It isn’t the first time Fujioka has been tasked with adapting an international sporting experience for local audiences. In 2019 and 2022, he helped organize the NBA Japan Games, delighting Japanese fans with their first local NBA games in decades. Fujioka’s team worked to strike a balance between showcasing the unique culture of the NBA and giving the events their own Japanese identity.
While the primary focus of Uprising will be the street and trick competitions, Oba and Fujioka have plenty more entertainment items in the works.
“Many of these acts will be from upcoming next-gen dancers. We’ll also have performances from idol groups, and a range of different shows,” Oba reveals. “Japan’s skateboarding culture is really just finding its feet, so we don’t yet know what exactly will be a hit with the fans.”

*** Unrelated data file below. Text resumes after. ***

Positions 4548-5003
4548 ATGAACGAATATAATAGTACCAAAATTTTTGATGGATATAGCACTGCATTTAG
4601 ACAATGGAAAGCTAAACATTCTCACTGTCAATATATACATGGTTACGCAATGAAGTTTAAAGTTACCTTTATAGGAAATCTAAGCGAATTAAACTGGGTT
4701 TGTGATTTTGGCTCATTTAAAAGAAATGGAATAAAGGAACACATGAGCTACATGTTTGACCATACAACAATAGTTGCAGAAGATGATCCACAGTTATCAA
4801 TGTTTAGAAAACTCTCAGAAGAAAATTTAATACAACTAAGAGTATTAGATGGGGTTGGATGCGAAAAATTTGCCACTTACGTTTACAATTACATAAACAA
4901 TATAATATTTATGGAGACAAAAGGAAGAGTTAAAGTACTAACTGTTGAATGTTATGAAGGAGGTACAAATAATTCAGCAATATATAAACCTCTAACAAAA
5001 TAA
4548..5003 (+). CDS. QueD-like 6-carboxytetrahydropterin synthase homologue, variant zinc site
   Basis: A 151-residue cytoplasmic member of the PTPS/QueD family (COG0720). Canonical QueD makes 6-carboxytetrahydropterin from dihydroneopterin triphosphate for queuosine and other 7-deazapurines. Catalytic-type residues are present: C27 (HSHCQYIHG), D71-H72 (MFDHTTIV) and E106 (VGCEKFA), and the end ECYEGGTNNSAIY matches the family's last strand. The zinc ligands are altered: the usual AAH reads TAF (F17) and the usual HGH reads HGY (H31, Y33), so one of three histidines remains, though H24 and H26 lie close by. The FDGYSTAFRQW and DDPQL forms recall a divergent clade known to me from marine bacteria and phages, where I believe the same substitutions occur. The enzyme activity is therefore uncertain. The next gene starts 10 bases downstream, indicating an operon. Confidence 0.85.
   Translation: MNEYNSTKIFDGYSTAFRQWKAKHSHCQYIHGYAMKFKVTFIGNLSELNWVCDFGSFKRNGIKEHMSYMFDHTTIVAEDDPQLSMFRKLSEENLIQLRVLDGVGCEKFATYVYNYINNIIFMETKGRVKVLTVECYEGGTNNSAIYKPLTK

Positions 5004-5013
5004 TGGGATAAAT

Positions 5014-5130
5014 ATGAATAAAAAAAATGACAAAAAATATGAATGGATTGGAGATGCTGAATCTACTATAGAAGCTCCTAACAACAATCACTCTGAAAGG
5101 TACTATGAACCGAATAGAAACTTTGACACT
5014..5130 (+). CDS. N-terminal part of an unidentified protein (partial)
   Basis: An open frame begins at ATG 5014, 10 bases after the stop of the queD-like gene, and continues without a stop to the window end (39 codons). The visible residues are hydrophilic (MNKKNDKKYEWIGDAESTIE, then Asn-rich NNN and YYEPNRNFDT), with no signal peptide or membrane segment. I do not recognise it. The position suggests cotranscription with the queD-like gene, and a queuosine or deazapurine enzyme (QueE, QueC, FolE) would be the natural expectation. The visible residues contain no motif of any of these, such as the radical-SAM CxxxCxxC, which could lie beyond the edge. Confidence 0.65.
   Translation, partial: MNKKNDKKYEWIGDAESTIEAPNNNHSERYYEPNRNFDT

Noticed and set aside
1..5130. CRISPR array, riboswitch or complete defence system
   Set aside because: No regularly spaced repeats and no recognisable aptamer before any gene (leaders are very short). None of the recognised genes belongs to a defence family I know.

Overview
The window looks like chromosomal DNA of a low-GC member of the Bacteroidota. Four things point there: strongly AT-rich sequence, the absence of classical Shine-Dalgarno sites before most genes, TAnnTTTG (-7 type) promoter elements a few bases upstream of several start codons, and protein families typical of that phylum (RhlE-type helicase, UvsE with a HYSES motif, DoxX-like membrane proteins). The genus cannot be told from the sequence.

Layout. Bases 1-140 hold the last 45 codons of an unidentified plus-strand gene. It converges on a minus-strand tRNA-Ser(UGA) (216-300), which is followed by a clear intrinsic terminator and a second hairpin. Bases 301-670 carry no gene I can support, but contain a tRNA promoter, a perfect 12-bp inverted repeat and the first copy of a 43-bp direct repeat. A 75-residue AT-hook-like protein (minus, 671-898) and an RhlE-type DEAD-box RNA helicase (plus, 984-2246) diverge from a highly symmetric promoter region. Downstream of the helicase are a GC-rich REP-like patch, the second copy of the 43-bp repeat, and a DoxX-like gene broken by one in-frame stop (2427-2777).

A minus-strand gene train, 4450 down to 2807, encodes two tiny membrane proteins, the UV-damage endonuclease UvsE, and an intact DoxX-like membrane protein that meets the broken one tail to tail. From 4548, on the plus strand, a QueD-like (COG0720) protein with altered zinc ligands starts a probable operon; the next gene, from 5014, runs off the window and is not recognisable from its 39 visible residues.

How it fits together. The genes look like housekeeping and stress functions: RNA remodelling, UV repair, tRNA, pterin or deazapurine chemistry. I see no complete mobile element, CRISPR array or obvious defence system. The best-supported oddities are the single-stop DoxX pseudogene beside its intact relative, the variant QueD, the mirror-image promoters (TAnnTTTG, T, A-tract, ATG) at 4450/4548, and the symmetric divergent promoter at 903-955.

The next generation of Rakuten customers
Rakuten’s push into the skateboarding scene is a departure from its efforts across sports like soccer, baseball, tennis and golf, which have a much longer history in Japan. But Oba and Fujioka are confident that the Uprising nature of the sport is precisely what makes it so exciting for an innovative tech company like Rakuten, with a penchant for bringing disruption to established industries.
“With baseball and soccer, we’re primarily trying to reach people in their 30s and 40s,” Oba explains. “But if we want to reach the next generation, is that really all we can do?”
Oba has spent much of his career organizing sporting events, but he says that Uprising Tokyo will be challenging in entirely new ways.